George Abraham is a resident of Jamaica Estates, Queens.
It will be a close race between Eric Adams and Scott Stringer
President, Indian Diaspora Council International
NYC has endured much devastation and disruption during Covid-19 pandemic, and we need a true leader with qualities of hard work, determination and cohesive engagement to get us back to a level of normalcy; a leader who is experienced, who cares and can be trusted to lead this great city.
Yes, I watched the first mayoral debate last week and was impressed by Brooklyn Borough President Eric Adams, NYC Comptroller Scott Stringer and progressive candidate Ms Maya Wiley. They had clear positions and articulated well their respective experiences and plans for improving New York City.
The frontrunners in my view are Eric Adams, Scott Stringer and Andrew Yang. I believe it would be a close race between Adams and Stringer. Because of Ranked Choice Voting (RCV), Stringer may win because of the sheer number of second choice votes he could receive. Yang is a momentary flash and would not be among the top 3.
The primary issues for the South Asian and Indo-Caribbean communities are: Social justice, economic justice, health care needs, children and working parents, crime & incarceration and police reform,
The South Asian and Caribbean votes can be a substantial factor in the primary and general elections. In fact, the major contenders are wooing the two groups.
As for NYC Council, I am supporting several candidates: Adrienne Adams (Incumbent, Dist 28), Felicia Singh (Dist 32), Dimple Willabus (Dist 46) and Harpreet Toor (Dist 23).
Several South Asian candidates ran for NYC earlier this year but were defeated as they competed against each other and split the votes.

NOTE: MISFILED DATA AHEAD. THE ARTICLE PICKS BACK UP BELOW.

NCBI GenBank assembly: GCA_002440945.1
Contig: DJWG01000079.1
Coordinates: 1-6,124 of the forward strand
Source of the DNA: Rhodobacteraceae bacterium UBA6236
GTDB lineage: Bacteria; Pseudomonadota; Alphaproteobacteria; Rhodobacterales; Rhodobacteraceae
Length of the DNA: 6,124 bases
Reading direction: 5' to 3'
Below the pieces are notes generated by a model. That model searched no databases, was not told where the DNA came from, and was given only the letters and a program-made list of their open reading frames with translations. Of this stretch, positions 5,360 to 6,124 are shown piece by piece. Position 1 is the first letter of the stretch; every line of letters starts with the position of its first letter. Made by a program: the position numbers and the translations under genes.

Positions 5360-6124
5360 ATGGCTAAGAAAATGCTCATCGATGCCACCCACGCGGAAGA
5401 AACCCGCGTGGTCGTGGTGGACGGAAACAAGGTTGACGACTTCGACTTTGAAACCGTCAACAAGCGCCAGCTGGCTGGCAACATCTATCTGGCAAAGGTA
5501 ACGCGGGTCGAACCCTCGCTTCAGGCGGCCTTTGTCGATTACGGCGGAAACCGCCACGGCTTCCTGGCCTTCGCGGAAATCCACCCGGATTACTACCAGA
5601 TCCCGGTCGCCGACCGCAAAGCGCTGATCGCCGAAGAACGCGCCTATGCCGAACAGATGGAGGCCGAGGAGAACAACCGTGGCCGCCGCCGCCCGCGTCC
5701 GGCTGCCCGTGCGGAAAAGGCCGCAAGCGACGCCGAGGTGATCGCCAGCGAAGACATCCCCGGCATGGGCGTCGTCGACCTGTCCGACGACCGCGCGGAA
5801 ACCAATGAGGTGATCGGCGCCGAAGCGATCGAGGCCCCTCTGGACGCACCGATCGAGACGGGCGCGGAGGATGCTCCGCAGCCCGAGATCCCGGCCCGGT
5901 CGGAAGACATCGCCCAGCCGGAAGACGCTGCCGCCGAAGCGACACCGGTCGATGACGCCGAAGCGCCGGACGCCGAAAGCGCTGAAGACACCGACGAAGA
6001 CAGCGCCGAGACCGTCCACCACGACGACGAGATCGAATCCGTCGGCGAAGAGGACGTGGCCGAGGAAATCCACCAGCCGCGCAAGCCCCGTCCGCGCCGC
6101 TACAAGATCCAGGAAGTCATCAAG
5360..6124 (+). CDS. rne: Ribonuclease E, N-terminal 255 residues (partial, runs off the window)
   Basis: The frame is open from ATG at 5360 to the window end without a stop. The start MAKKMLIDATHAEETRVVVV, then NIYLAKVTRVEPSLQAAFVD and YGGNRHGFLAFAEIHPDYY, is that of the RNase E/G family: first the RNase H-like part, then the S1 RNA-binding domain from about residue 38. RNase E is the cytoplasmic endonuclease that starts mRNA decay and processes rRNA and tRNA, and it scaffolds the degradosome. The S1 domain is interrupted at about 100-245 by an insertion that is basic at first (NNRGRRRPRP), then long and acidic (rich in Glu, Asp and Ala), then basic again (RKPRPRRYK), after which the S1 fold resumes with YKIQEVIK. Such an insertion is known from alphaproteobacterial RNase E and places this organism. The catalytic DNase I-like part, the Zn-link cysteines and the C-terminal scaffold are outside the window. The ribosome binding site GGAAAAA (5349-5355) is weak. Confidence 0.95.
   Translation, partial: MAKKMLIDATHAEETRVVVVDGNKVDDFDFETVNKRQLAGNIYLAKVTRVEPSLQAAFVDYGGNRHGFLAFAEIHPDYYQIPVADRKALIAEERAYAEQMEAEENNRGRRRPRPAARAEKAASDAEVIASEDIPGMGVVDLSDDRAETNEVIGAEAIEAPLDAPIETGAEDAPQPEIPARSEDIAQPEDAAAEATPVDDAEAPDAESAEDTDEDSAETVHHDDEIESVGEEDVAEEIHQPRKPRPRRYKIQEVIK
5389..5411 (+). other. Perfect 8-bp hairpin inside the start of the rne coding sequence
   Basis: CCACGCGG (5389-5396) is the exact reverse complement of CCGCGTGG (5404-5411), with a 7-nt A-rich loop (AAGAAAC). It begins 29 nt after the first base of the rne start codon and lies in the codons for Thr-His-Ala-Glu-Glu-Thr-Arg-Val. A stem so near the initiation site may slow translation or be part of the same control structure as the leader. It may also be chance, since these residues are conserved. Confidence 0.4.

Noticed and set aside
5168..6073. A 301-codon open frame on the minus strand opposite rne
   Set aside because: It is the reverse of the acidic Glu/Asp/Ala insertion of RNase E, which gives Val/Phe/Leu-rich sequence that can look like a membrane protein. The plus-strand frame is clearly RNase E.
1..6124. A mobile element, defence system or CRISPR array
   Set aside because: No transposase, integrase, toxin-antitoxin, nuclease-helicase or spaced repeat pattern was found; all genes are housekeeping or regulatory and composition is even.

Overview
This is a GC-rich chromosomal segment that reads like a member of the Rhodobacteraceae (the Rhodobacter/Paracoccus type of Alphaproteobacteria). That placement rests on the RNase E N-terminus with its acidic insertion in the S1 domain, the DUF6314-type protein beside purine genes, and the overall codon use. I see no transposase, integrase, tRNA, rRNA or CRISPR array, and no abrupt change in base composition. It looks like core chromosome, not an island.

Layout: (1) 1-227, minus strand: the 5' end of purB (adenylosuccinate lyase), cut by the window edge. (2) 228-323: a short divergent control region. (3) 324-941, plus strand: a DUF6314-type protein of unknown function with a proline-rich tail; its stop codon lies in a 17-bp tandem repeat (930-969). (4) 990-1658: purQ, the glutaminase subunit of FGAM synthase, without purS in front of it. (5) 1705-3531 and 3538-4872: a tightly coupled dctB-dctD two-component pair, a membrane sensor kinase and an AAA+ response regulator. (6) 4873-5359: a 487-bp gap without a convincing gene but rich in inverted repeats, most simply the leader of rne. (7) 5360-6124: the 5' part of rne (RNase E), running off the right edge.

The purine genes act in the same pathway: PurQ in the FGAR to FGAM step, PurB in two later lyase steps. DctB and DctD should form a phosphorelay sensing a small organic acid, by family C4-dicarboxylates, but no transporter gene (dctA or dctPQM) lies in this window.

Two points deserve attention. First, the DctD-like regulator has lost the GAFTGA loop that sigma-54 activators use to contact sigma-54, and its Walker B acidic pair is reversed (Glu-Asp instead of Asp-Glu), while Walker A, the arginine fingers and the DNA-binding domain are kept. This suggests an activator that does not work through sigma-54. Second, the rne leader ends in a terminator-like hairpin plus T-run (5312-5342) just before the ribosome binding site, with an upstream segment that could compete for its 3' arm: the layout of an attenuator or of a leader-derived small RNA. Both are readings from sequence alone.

Ashook Ramsaran lives in Fresh Meadows, Queens
New slate of officials must work together to get City back on track
–Dev Viswanath, Esq
Principal Attorney, The Banad Law
with offices in Manhattan, Queens and India
New York City’s economic recovery is a top issue for me. So initially I was impressed by Andrew Yang’s vision on the issue. I believed he was the right candidate for Mayor for a post-Covid city and his rhetoric on most social issues was welcome. However, that has been tarnished by his recent comment siding with Israel in the Gaza conflict. I was disappointed. So now we will see how the frontrunners progress. Yang is still hanging in there, but Eric Adams has taken the lead. And while the polls have shown some lag, Scott Stringer stands a strong chance of winning the race.
Like me, the South Asian community is first concerned about the economy, reviving NYC’s businesses and real estate. Quality of life and safety are big concerns as well. Immigrant rights are also important. While we may be in solidarity with many ethnic minorities who have been victimized by police brutality, as a voting bloc our community is appreciative and deferential to the NYPD, and not in favor of defunding the police.